Greece and Turkey
-By 1946, Greece and Czechoslovakia were the only countries in Eastern Europe that weren’t Communist.
-Even in Greece, the government, which was being supported by British soldiers, was having to fight a civil war against the Communists.
In February 1947, the British told Truman they could no longer afford to keep their soldiers in Greece. President Truman stepped in. The USA paid for the British soldiers in Greece.
-Truman noted that Turkey too was in danger from Soviet aggression, so Congress voted to give aid to Turkey as well.
-Part of the money was given in economic and humanitarian aid, but most was spent on military supplies and weapons.
In the 1930s, America had kept out of Europe’s business.
Now, on 12 March 1947, Truman told Americans that it was America’s DUTY to interfere. His policy towards the Soviet Union was one of ‘containment’ – he did not try to destroy the USSR, but he wanted to stop it growing any more. This was called the ‘Truman Doctrine’.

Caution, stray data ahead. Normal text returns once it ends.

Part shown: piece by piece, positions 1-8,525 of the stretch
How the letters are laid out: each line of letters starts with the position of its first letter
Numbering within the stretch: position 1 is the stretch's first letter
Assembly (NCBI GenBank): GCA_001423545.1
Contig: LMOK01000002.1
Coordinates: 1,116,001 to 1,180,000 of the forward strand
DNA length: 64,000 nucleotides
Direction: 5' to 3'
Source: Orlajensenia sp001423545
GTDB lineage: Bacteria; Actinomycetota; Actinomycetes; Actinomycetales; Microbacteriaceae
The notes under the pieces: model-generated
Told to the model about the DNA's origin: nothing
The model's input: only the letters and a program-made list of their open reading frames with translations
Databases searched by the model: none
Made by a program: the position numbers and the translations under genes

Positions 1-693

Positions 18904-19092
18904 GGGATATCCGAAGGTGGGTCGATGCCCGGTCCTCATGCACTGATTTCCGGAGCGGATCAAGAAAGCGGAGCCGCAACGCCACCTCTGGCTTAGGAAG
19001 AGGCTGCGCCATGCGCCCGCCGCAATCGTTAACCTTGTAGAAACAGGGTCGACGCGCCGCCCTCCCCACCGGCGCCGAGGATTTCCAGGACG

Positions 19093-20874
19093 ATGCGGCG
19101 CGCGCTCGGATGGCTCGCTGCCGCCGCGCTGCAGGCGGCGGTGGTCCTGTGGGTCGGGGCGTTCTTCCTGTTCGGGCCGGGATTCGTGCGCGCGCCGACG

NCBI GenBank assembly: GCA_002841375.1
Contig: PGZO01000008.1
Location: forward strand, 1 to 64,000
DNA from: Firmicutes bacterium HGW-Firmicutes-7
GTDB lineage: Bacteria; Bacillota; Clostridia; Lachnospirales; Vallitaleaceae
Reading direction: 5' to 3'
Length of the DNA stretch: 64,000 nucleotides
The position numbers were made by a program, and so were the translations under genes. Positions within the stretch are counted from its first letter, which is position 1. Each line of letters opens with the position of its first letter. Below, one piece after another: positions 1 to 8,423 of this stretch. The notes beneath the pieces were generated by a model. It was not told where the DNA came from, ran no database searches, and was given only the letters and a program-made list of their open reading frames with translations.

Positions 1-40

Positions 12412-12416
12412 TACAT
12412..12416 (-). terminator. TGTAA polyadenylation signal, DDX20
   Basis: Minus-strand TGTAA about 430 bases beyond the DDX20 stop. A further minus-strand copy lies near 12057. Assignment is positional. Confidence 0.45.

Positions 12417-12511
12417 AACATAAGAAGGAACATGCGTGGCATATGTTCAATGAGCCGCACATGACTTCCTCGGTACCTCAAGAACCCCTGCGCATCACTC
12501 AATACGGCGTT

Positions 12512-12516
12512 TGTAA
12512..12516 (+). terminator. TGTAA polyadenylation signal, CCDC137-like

-After WWI Greece appeared to be 'under threat' from Communism. -Britain was unable to support Greece (as it had done in the past). -In 1947 Greece was under attack from Communist rebels and asked the USA for help.
-Truman was concerned about the spread of Communism and was determined to take action. -He offered arms, supplies and money to Greece.
-Communism in Greece was defeated by 1949 following a civil war.
-Truman was determined that the USA would not live in isolation. -The Truman Doctrine aimed to contain Communism, but not push it back - known as Containment. -Offered assistance to "all free peoples" resisting "attempted subjugation".
-Truman saw war ravaged Europe as a "breeding ground" for Communism. -He felt it was vital to encourage countries to become prosperous again - to recover from the war. -US Secretary of State, George Marshall, propsed Marshall Aid (also...
Please join StudyMode to read the full document